Careers in Geriatrics

Geriatrician

A geriatrician is an internal or family medicine physician who also has special expertise (and may be board-certified) in geriatrics. In addition to their special knowledge of health and well-being as we age, geriatricians are known for collaborating with interdisciplinary teams including nurses, pharmacists, physician assistants, social workers, and many others who work together to coordinate complex care for older adults and caregivers. Geriatricians can work in private or group practices, long-term care facilities, post-acute care facilities, hospitals/health systems, academic medical centers or other research settings.

Learn more about education and training requirements for geriatricians.


Geriatric Nurse Practitioner

Nursing roles are diverse, ranging from delivering or overseeing direct care and coordinating case management to establishing nursing practice standards, developing quality assurance procedures, and directing complex nursing care systems. Nurse practitioners have advanced training allowing them to prescribe certain medications, perform exams, diagnose and treat certain illnesses, and work with individuals like older adults and caregivers to manage care and treatment decision-making. Registered Nurses, Advanced Practice Registered Nurses, and Licensed Practice/Licensed Vocational Nurses are among the diverse group of nurse professionals working in many different settings, including clinics, hospitals/health systems, private practices, and research facilities.

Learn more about education and training requirements for geriatric nurse practitioners.


Geriatric Pharmacist

A pharmacist not only receives expert training to prepare and dispense medication but also helps people understand different treatment options and how to manage care when using medications. Geriatric pharmacy specialists are those who have special knowledge in the care of older adults. Geriatric pharmacists often work in consultative roles as part of healthcare teams. Many geriatric pharmacists also work in lead roles at skilled nursing facilities, assisted living sites, hospice facilities, and other healthcare institutions. Regardless of where they practice, pharmacists are an integral part of the provision of care for older adults and serve as experts in medication-related information for their healthcare teams.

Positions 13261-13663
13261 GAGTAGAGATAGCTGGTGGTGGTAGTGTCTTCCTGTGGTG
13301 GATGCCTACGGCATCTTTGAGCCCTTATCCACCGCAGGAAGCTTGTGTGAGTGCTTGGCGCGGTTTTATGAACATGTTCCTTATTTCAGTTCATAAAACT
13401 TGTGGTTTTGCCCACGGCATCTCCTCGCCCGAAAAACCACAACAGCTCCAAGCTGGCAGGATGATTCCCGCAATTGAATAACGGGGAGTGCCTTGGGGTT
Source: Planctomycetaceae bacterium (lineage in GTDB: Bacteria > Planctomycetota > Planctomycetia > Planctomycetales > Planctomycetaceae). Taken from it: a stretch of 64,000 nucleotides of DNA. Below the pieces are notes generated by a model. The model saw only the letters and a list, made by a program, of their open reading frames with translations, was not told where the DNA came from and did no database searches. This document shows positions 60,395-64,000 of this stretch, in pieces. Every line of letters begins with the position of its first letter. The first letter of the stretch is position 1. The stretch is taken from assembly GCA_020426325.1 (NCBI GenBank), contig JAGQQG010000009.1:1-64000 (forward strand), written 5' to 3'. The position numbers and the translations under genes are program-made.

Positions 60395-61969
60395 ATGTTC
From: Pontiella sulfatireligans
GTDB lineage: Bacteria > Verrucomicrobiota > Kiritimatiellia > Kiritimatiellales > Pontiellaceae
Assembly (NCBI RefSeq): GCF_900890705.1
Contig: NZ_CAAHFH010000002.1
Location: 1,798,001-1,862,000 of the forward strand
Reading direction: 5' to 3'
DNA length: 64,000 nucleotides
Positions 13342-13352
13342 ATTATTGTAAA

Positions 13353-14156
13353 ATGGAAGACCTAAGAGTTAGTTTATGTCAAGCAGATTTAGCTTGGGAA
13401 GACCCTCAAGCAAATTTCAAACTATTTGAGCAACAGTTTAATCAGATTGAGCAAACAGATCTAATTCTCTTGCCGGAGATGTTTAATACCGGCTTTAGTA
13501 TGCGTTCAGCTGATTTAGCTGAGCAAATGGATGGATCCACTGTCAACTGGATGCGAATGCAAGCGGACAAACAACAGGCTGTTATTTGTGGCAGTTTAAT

Learn more about education and training requirements for geriatric pharmacists.


Geriatric Physician Assistant

A physician assistant (PA) is a healthcare professional who works on a team with physicians and other healthcare providers. PAs have special training and work with their interprofessional colleagues to diagnose and treat certain illnesses, as well as prescribe medications, perform physical exams, take medical histories, order and interpret laboratory tests, and assist in other procedures common across health care. PAs work in private practices, hospitals, and clinics, and those with a focus on geriatrics often specialize in person-centered care, transitions of care and discharge planning, comprehensive geriatrics assessment, mobility management, ethics, end-of-life care, nursing home care, and best practices for addressing geriatrics syndromes.

Learn more about education and training requirements for geriatric physician assistants.


Geriatric Social Worker

Social workers are health professionals committed to enhancing the well-being of diverse individuals, families, groups, communities, and societies, with a particular focus on those who are most vulnerable. Social workers who specialize in gerontological social work counsel older adults, caregivers, and communities on many aspects of life that change as we age, including those related to overall well-being, illness, disability, and changes in socio-economic circumstances. Gerontological social workers practice in many different settings, including at hospitals, aging services organizations, prisons, social service agencies, private practices, and mental health clinics. Long-term gerontological social work includes coordinating care and addressing challenges and opportunities as they arise over a period of months, years, and sometimes even decades.

Learn more about education and training requirements for geriatric social workers.